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Practitioners of Last Resort: Appalachia’s Alternative Health-Care Providers



This story was originally published on Rewire.

Poverty limits access. To everything. Health care is no different. What’s unique about alternative or integrated care is that there is often no middle man, no gatekeeper.

When I went to my first appointment with a clinical herbalist, I trembled. Instinctively, I put my hand across my collarbone and took a long, slow breath. I’ve had this anxiety about medical practitioners since I was 6 years old and sick with rheumatic fever — the first of many illnesses that have had me in and out of doctor’s offices and hospital beds throughout my 37 years.

As I stood outside Caty Crabb’s door, worry threatened to overtake my hope. Would this new-to-me provider be able to help? Would this kind of treatment reduce my rheumatoid arthritis pain or address my food allergies? Or would it be more of the same—more tests, which would lead to even more tests? After months of research, I at least believed plant-based medicine could be safe, though scientists are divided on that as well as its efficacy.

A clinical herbalist is someone who uses plants for medicinal purposes. Herbal treatments, as well as the cultivating of plants and herbs for health reasons, are undergoing a resurgence in Appalachia. Plant-based medicine has always had a foothold in the region, in part because of tradition, but also, convenience and necessity.

Certified from the Southwest School of Botanical Medicine, clinical herbalist Crabb has worked with herbs for more than 20 years. In 2009, she opened her business, Wildfire Herbs, and her clinical practice, the Appalachian Ohio Herb Clinic, both in southeastern Ohio. Business is booming. As one of only two practicing clinical herbalists in the area, she sources some of her plant material locally, much from her own 86-acre farm. The next nearest resource for herbs is an hour and a half drive away.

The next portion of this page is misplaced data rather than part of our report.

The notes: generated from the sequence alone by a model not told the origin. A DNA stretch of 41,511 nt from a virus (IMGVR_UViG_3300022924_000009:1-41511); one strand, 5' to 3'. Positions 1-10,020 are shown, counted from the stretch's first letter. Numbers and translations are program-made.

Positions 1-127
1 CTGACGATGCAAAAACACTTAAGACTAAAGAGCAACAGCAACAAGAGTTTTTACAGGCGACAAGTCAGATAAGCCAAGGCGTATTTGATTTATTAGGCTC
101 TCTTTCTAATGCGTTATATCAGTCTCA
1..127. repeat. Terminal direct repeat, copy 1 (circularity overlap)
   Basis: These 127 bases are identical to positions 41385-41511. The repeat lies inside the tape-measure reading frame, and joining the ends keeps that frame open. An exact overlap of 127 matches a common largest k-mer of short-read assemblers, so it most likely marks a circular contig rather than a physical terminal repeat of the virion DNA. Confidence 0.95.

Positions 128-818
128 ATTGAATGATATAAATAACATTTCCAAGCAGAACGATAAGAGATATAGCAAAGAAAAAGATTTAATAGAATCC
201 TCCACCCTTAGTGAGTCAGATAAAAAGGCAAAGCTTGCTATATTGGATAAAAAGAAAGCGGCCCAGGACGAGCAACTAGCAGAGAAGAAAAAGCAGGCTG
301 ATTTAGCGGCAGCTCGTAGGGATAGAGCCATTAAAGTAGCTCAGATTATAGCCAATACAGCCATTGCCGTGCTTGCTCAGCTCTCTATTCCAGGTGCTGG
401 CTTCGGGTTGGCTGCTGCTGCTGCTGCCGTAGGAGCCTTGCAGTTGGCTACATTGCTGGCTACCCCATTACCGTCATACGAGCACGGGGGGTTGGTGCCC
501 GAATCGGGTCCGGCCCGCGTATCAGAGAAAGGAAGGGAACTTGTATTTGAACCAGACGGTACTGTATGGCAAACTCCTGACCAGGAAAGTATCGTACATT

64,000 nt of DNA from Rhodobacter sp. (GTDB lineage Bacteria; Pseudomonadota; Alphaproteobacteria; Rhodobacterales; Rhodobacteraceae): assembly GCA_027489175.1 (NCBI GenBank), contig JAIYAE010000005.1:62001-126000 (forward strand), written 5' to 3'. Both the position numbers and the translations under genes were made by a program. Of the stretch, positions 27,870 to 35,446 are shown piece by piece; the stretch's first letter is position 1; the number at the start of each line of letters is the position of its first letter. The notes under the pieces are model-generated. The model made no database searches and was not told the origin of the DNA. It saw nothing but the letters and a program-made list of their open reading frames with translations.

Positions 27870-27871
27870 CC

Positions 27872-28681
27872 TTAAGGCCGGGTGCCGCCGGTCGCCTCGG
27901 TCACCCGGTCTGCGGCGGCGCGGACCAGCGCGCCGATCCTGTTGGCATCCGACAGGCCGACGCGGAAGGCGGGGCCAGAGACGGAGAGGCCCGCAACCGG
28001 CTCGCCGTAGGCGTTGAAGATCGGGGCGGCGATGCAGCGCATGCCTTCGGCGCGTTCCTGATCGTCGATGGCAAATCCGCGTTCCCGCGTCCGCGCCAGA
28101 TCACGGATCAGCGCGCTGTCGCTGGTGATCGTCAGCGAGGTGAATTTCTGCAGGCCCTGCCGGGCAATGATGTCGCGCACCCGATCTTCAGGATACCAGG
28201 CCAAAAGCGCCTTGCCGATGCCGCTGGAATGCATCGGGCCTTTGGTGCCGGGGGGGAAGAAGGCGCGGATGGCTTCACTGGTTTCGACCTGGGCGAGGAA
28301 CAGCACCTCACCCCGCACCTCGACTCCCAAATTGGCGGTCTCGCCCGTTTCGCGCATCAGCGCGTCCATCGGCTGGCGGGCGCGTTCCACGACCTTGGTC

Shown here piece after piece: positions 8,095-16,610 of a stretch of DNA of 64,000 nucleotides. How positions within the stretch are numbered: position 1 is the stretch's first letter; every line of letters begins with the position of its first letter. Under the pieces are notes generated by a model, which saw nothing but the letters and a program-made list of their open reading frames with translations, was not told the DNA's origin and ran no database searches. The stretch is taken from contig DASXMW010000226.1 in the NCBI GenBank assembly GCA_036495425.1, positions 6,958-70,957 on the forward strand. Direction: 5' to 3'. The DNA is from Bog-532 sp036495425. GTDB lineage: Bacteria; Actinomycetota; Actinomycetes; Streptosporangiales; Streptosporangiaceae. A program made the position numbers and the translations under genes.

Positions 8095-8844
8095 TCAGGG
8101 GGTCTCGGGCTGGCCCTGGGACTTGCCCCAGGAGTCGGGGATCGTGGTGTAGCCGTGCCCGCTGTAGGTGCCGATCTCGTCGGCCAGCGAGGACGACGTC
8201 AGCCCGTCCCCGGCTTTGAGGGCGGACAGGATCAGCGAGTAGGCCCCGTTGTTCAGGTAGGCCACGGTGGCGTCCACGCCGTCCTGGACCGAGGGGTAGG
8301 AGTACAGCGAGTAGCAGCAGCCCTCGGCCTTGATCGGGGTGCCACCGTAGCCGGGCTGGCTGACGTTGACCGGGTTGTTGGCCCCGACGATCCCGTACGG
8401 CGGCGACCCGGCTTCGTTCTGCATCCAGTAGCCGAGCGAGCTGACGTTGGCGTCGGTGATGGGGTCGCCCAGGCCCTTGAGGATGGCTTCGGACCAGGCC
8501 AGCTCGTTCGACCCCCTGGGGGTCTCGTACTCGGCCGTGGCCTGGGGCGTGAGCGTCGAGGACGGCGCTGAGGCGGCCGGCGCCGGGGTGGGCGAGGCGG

That first day in her office, I sought help for years-long symptoms and a string of diagnoses. I was also facing the end of a marriage while feeling the looming death of my mother like an unavoidable shadow behind me. “You got anything for anxiety too?” I asked Crabb, chuckling inappropriately, as many of us do when revealing these heavy-burden, stigmatized details of our health.

Crabb did. “When I think about holistic, I’m also thinking about the person’s whole life,” she explained. “What’s going on in their life right now, what’s their support system like, what kind of stress are they under, what are they eating? Health is about more than just what’s going on inside your body. What’s going on outside your body affects your body a lot.”

Since I first said it to a close friend, years ago—“Western medicine has failed me”—I’ve heard others repeat those same words. Though there is always, inevitably, years of complex narrative unique to each person packed into the sentence, to me, there are huge, gaping holes in the Western approach, like wounds that haven’t been tended to. And those wounds will fester. Western medicine — or “allopathic” medicine, as many in alternative or integrated care call it — often focuses on treating symptoms, rather than taking the time and resources to uncover the root cause. It’s a remedy-based approach that depends primarily on drug or surgical intervention. Once the symptom is lessened or resolved, the patient is moved along. But chronic health concerns, like my own, in this system often end up with a dulling of symptoms, while the patient must manage the myriad side effects that may come with each pharmaceutical.

Don’t get me wrong: I’m not against Western medicine, entirely. I still gratefully took an anti-viral when I had shingles, a few years ago. I still trusted in a vascular surgeon to treat complications of thoracic outlet syndrome.

But that was back when I had health insurance through my employer. Shortly after, escalating health problems forced me to stop working a full-time job. Currently, I have no easy access to health care. Which means another dip back toward the poverty line. Covered by Medicaid, I’m among those in the 14.6 percent considered impoverished, according to 2017 statistics about Ohio.

It is largely accepted that poverty limits access. To everything. Health care is no different. What’s unique about alternative or integrated care compared to allopathic medicine is that there is often no middle man, no gatekeeper, no pages and pages of paperwork to be sent to multiple offices that will determine what part of your health is covered and what isn’t — and for how much.

My bill for the initial visit to see Crabb was $60. I was there for almost two hours. It is has been my most expensive bill for consulting with her so far. The actual medicinal herbs I take range between $45 and $95 a month. That’s significantly less than what I paid for pharmaceutical medications at various times in my life — even with insurance. And, as my body heals, I take fewer herbs and pay less each month.